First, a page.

Asteroids are rocky remnants from the early days of the solar system. Too small to be a planet, some of them still reach impressive sizes. Out of the over 1 million asteroids researchers have mapped out, a few dozen are over 100 kilometers in size, with the largest known asteroid, Ceres, being 940 km (580 mi) in diameter — so large it’s considered a dwarf planet.
Using the European Southern Observatory’s Very Large Telescope (ESO’s VLT) in Chile, astronomers have imaged 42 of these largest asteroids, showcasing their unique details.
For many of the asteroids imaged here, it’s the first time they’ve imaged in such detail. Previously, the small number of observations meant we didn’t really know their shape or density.
“Only three large main belt asteroids, Ceres, Vesta, and Lutetia, have been imaged with a high level of detail so far, as they were visited by the space missions Dawn and Rosetta of NASA and the European Space Agency, respectively,” said lead author of the study, Pierre Vernazza of the Laboratoire d’Astrophysique de Marseille in France, in a statement. “Our ESO observations have provided sharp images for many more targets, 42 in total.”
Thanks to the work of Vernazza and colleagues who used ground-based telescopes, we can now see them in more detail than ever before.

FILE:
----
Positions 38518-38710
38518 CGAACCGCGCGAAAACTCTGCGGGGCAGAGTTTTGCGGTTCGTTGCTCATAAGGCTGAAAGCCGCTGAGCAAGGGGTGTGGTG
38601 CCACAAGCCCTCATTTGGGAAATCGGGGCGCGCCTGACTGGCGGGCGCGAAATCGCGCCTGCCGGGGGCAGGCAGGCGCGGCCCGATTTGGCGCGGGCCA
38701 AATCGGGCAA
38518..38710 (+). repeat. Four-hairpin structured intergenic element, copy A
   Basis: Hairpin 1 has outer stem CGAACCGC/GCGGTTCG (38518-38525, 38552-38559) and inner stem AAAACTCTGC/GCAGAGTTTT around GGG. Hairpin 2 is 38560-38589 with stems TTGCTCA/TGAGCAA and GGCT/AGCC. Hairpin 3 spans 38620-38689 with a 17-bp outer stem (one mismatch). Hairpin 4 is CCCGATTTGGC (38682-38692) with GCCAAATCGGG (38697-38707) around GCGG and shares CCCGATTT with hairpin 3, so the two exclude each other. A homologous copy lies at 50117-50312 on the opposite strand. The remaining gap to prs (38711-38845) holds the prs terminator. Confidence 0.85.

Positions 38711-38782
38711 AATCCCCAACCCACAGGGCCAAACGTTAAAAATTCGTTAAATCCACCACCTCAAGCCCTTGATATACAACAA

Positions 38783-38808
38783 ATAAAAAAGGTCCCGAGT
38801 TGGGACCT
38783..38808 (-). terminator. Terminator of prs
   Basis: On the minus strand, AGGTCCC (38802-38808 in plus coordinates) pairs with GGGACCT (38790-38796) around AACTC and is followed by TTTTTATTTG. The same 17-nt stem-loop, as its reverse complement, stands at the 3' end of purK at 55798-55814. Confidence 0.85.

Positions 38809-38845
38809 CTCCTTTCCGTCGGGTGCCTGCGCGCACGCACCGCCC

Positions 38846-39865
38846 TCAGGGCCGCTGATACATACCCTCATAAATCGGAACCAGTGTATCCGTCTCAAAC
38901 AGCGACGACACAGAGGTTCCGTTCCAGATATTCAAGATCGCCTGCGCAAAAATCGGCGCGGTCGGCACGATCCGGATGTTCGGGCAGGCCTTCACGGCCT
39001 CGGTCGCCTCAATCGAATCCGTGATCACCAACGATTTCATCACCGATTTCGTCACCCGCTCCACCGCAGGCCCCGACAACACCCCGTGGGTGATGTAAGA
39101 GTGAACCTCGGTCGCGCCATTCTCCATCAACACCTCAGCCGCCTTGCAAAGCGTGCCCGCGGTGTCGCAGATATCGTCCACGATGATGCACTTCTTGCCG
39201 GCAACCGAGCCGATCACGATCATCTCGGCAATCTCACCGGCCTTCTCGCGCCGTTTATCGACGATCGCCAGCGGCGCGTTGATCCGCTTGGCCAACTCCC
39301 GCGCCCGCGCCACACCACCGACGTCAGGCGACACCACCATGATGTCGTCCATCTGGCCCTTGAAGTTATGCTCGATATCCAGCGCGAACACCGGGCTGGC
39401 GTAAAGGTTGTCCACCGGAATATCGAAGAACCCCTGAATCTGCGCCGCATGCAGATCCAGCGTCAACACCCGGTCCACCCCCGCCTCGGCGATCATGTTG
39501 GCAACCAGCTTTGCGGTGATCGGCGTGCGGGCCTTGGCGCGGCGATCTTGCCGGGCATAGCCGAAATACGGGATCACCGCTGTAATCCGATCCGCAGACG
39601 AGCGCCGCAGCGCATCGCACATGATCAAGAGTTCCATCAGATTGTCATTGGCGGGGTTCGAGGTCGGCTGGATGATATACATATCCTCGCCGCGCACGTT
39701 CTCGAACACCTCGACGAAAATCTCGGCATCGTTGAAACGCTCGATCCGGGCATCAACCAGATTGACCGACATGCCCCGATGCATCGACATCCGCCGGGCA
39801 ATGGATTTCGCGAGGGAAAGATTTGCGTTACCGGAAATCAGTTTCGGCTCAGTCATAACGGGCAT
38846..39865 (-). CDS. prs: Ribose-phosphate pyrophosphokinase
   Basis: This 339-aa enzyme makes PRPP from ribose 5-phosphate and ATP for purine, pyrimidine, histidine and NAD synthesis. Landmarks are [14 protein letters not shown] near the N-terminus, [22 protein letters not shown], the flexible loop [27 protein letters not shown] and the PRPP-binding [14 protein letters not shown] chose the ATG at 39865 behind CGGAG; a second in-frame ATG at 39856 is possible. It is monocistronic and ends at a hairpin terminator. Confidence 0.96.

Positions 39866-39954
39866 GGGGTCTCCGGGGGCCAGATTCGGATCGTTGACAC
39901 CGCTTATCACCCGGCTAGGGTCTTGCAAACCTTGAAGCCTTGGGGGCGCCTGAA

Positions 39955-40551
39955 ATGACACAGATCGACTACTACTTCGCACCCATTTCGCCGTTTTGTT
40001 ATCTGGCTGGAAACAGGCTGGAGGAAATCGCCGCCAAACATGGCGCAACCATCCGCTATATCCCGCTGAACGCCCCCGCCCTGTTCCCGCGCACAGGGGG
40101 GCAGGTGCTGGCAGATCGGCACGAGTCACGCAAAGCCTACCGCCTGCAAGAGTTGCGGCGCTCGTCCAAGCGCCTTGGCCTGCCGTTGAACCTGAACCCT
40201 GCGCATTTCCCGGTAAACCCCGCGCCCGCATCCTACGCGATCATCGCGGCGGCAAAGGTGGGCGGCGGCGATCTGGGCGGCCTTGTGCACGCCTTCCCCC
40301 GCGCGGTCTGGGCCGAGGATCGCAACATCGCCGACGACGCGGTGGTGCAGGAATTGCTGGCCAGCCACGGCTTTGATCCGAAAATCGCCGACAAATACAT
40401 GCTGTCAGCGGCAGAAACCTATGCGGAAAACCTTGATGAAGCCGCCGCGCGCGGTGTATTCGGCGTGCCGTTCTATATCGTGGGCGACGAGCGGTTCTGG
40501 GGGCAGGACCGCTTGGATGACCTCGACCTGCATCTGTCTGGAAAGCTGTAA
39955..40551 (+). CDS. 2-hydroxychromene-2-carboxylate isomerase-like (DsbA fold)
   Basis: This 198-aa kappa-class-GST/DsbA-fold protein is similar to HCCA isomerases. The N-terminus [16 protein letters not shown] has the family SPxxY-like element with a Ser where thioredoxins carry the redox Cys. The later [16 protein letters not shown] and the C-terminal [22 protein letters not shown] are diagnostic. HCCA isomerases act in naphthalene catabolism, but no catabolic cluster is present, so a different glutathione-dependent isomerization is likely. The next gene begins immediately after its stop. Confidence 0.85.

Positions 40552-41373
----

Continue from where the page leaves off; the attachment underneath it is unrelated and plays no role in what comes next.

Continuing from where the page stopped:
Roughly speaking, the asteroids can be split into two categories: some are round (like Ceres), while others are more elongated — most notably, the “dog-bone” asteroid Kleopatra.
By analyzing the shapes and densities of the asteroids, researchers found that there’s quite the variety among these asteroids. For instance, the density of some (like Lamberta and Sylvia) is around 1.3 grams per cubic centimeter — comparable to that of coal. The densest ones (Psyche and Kalliope) have a density of 3.9 and 4.4 grams per cubic centimeter respectively — higher than the density of diamond.
The large variety in density suggests that the asteroids’ composition varies significantly, and if this is the case, it indicates that they also formed differently. In particular, it would suggest that the asteroids (which currently lie between Mars and Jupiter, in the so-called asteroid belt), may have formed in a very different place, beyond Neptune, and migrated to their current location.
“Our observations provide strong support for substantial migration of these bodies since their formation. In short, such tremendous variety in their composition can only be understood if the bodies originated across distinct regions in the Solar System,” explains Josef Hanuš of the Charles University, Prague, Czech Republic, one of the authors of the study.